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Review: Ponyo

Ponyo is an imaginative retelling of Hans Christian Andersen's The Little Mermaid. Set in a Japanese harbour town, the film follows the story of Sosuke, a five year-old who finds a mermaid while playing in the ocean. Ponyo quickly takes a liking to Sosuke, but her father doesn't want her to spend time with humans. He retrieves her and takes her back to his underwater house. Ponyo then decides that she would rather be with Sosuke, and returns back to the human world.

The artwork in the film is superb. In an age of pixel perfect Pixar productions, it's nice to see such high production quality out of a traditional hand-drawn animation film. The forces of nature are shown to dominate human culture. This is a common theme in Japanese art, an example of which is this iconic Ukiyo-e woodblock print, The Great Wave off Kanagawa.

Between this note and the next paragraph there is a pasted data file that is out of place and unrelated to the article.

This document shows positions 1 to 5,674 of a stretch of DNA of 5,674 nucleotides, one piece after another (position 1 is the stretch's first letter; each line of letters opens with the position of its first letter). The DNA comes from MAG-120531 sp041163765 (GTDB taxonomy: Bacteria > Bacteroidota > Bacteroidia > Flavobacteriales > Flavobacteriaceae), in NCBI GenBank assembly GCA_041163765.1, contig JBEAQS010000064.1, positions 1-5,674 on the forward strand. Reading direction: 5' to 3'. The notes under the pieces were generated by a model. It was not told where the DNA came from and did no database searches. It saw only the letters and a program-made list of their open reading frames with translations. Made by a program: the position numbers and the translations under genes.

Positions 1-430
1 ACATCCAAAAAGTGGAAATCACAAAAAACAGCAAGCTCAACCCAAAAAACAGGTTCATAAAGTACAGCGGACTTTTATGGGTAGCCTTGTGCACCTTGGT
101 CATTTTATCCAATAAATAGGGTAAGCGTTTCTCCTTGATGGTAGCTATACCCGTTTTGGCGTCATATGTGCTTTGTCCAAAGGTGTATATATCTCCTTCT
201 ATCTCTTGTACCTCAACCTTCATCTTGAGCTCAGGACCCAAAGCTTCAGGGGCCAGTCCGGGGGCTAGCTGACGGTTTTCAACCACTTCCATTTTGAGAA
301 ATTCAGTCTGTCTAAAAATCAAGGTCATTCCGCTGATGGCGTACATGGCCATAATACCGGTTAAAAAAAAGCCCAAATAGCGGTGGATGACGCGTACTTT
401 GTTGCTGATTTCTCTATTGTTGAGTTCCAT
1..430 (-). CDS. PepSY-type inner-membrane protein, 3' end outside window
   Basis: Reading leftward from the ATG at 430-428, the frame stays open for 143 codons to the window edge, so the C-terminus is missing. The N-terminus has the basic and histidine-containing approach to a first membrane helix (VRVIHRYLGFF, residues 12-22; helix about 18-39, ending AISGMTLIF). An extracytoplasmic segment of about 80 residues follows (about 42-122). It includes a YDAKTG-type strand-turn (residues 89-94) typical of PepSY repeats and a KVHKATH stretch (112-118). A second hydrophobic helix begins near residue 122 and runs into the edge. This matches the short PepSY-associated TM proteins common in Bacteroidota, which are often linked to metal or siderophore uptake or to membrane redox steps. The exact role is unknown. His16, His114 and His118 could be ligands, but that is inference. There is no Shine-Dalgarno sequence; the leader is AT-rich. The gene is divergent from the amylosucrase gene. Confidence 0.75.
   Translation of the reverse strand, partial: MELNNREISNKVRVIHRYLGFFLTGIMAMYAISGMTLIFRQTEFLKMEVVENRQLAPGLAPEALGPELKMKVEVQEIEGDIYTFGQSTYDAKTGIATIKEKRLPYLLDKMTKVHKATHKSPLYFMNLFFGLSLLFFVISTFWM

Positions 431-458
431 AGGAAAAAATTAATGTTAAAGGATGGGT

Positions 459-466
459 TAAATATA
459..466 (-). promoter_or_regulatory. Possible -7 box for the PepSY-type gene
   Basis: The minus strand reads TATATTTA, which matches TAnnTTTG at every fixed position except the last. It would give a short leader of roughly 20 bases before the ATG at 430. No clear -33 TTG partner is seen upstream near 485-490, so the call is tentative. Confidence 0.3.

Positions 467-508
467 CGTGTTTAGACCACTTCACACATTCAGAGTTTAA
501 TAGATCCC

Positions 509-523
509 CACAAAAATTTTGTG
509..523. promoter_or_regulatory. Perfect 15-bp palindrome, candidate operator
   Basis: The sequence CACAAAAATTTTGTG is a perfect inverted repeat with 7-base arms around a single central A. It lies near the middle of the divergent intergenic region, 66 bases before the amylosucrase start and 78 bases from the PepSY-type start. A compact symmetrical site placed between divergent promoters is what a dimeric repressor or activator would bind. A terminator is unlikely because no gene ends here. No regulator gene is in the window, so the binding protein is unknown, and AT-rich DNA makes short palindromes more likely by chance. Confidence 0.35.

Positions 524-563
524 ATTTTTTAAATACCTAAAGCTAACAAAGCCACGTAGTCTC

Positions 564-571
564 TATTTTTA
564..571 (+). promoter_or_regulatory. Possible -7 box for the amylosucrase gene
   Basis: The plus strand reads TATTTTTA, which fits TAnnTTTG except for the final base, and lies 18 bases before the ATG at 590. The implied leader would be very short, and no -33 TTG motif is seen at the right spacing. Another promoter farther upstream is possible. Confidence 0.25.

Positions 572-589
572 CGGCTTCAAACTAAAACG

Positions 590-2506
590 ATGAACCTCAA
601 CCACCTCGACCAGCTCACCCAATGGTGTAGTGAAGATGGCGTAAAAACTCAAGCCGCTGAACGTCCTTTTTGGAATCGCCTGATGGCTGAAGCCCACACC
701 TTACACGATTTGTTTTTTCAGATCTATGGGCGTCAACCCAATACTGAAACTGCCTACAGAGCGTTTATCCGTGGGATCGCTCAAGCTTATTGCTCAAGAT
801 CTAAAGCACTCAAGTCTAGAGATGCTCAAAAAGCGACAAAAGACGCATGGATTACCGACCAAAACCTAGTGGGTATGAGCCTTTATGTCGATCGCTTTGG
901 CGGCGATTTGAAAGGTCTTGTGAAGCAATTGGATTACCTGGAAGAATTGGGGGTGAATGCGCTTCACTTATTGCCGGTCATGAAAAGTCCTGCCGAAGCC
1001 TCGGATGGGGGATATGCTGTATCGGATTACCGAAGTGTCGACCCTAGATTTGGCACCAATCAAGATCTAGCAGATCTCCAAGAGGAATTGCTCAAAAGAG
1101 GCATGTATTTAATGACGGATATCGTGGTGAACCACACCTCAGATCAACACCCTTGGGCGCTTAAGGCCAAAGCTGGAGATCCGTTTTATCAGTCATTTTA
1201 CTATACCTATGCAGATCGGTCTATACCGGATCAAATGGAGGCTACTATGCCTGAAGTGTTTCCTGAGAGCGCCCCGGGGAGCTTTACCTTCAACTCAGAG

In the film, a combination of the human's mistreatment of the sea, and Ponyo's ascension out of the ocean has put the natural world out of order. The Moon is gradually falling out of it's orbit, so the tidals forces are much larger. Because of this, the water level rises drastically, totally engulfing Sosuke's small town. With the help of Ponyo's magic, she and Sosuke explore this newly aquatic world together. All of the town's residents pull together and are positive about the ongoing disaster, which only Sosuke and Ponyo can put an end to.

It's an extremely enjoyable film. My only gripe is with the casting of the English language version voice over actors. It appears that the Disney corporation chose who would do these voices, as a Jonas brother and one of Billy-Ray Cyrus' offspring provide the voices for Sosuke and Ponyo. The actors did a decent job, but still tainted the film with the taste Disney's pablum culture. Regardless, it is one of the best animated films of the year.

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